Functional balance has been frequently evaluated using the Berg Balance Scale, the Timed Up and Go test, and the Performance-Oriented Mobility Assessment (POMA) due to their satisfactory reliability and validity. The Berg Balance Scale is a measure of static and dynamic balance using 14 basic mobility tasks commonly performed in daily life [1012]. Each item is scored on a scale from 0 to 4 for a maximum of 56 points. This scale takes 15 to 20 min to complete. The Berg Balance Scale is the most commonly used assessment tool for stroke rehabilitation in the clinic and has been frequently applied to identify and evaluate balance impairment in the elderly [1316].

The POMA provides a dynamic integrated assessment of mobility in the elderly population. The POMA consists of 2 portions that test balance and gait ability during normal daily activities. The balance portion includes 9 maneuvers, and the gait portion includes 7 maneuvers. Each maneuver is scored on a 2- or 3-point ordinal scale with a range of 0 to 1 or 0 to 2 for a maximum total score of 28 points. The POMA requires no equipment and little experience to perform; thus, it can be administered easily in clinical settings. The POMA takes 10 to 15 min to complete [17].

The Timed Get Up and Go test measures dynamic balance and mobility. The subject is observed and timed in seconds while he rises from an arm chair, walks 3 m, turns around, walks back to the chair, and sits down again. The subject starts with his back against the chair, his arms resting on the arms of the chair, and his customary walking aid at hand. The Timed Get Up and Go test is a useful measure of physical mobility for the elderly due to its correlations with extensive measures of balance, gait, and functional abilities. Additionally, the test is easy to perform without requirements for special equipment or training [18].

These above-mentioned tests were originally designed to evaluate balance function in clinical settings. Both static balance and dynamic balance are included in the Berg Balance Scale, although they are not assessed separately. The scoring system of the Berg Balance Scale is subtle, and the differentiation from points 1 to 3 requires careful attention from the investigators. Relative to the Berg Balance Scale, the POMA includes 2 sections for balance and gait that can be scored separately, and its scoring system is simple and easy. The Timed Get Up and Go test quantitatively measures the overall movement ability in seconds, although the specific balance capacity based on the separate tasks is not evaluated.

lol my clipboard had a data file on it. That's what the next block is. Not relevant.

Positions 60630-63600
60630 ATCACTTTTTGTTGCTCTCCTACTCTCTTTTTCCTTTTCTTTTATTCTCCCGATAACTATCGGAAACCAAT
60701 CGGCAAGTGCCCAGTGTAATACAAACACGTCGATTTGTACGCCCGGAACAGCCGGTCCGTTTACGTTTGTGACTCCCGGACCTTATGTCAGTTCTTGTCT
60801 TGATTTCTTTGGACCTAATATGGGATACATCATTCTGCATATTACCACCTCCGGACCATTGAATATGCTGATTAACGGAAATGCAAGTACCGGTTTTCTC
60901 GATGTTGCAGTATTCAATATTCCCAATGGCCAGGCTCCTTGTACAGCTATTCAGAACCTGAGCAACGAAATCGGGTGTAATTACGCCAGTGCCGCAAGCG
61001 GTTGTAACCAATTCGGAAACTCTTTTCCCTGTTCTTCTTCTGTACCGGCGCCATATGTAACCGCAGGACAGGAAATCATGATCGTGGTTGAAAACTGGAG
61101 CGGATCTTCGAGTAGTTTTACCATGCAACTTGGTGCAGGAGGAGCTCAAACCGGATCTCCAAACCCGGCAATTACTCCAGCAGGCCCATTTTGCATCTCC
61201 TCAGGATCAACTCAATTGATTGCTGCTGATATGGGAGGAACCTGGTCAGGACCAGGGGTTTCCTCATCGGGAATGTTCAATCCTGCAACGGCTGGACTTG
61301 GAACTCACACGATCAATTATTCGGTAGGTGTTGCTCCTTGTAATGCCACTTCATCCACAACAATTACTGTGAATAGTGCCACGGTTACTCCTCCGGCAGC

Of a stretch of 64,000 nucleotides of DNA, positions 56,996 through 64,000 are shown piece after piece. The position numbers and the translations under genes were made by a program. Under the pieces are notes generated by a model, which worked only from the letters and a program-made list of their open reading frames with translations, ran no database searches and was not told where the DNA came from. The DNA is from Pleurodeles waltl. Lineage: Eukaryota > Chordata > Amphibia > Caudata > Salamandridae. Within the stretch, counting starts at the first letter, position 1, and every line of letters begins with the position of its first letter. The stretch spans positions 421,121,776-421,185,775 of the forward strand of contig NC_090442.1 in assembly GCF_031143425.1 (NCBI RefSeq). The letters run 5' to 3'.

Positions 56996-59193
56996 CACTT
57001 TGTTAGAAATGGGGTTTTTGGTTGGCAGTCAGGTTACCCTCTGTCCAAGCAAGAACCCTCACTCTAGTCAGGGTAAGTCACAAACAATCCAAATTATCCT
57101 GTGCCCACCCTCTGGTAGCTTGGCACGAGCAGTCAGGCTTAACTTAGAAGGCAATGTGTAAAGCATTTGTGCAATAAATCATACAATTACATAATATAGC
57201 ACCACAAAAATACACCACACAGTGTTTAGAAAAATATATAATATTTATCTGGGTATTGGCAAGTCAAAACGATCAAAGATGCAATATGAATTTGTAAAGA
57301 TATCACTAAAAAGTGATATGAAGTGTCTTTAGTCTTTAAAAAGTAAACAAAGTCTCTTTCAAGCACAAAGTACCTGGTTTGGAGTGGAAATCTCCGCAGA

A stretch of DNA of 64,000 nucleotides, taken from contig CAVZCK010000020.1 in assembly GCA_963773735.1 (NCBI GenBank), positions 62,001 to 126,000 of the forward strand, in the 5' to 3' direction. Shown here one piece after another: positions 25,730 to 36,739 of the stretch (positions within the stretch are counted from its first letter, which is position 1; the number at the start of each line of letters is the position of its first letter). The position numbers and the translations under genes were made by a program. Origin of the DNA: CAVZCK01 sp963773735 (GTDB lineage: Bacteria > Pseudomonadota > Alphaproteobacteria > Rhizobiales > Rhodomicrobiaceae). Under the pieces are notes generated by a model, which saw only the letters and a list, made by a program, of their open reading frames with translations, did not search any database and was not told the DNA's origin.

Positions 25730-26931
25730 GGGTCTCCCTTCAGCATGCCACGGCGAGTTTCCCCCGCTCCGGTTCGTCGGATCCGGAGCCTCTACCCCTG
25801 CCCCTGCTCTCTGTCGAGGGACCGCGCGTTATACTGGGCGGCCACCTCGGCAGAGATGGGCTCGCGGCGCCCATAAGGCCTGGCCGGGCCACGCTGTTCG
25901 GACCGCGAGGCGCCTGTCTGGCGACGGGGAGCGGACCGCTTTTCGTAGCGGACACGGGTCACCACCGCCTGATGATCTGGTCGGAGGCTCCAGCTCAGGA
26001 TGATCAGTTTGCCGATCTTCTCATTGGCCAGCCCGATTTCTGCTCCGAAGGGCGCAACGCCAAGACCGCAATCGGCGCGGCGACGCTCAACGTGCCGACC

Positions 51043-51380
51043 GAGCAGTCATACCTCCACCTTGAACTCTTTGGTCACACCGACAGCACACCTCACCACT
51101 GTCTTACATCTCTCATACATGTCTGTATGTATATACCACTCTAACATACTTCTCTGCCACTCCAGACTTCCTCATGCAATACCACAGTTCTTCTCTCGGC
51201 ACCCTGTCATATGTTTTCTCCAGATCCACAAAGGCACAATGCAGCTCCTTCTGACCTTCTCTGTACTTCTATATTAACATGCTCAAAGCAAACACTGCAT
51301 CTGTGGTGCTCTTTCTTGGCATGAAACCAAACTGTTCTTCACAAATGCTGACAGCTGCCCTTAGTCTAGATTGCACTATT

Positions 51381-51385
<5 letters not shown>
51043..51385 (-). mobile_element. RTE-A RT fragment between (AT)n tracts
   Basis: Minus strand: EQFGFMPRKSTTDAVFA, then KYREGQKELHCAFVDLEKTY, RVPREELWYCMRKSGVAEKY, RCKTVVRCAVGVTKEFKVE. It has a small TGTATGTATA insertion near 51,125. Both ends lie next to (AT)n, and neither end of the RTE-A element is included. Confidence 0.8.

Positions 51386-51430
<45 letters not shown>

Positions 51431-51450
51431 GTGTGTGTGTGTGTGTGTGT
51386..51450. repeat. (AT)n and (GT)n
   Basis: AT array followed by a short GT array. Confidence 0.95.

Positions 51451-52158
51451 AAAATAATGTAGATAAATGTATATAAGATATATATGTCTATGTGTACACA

Due to technological advances, quantitative assessments have also been developed to accurately evaluate the center of pressure [19, 20]. However, instrument-based methods require equipment, technical expertise, personnel, and usually time, which in turn make the assessment subject to variations from various factors.

Balance performance tests have been associated with multiple measures of health status, and the assessments provide valuable information to understand the development of disorders and disabilities. Thus, screening and evaluation in research and geriatric assessment settings may yield a high-risk population with reduced performance whose status can be improved with timely and targeted intervention. Large-scale population screening and evaluation in the community context followed by proper interventions would be of great significance at the public health level. However, there has been no suitable balance testing scale available for large-scale studies in the unique community context of urban China.

Additionally, the duration of testing is a significant concern for large-scale population screening and evaluation in the community population. Because long testing times may increase the chances of participant non-compliance, the expected duration of the testing scale is limited.

Given all these concerns, the X16 balance testing scale for the elderly was developed based on the aforementioned tests. In the X16 scale, the specific balance tasks were rearranged and classified to measure the overall balance performance and individual balance domains simultaneously, and the testing and scoring methods were modified to minimize the expertise requirements for investigators and examiners. The testing duration was limited to 5 min to increase participant compliance. This study aimed to investigate the reliability and validity of the X16 balance testing scale for use in the assessment of balance performance in the elderly.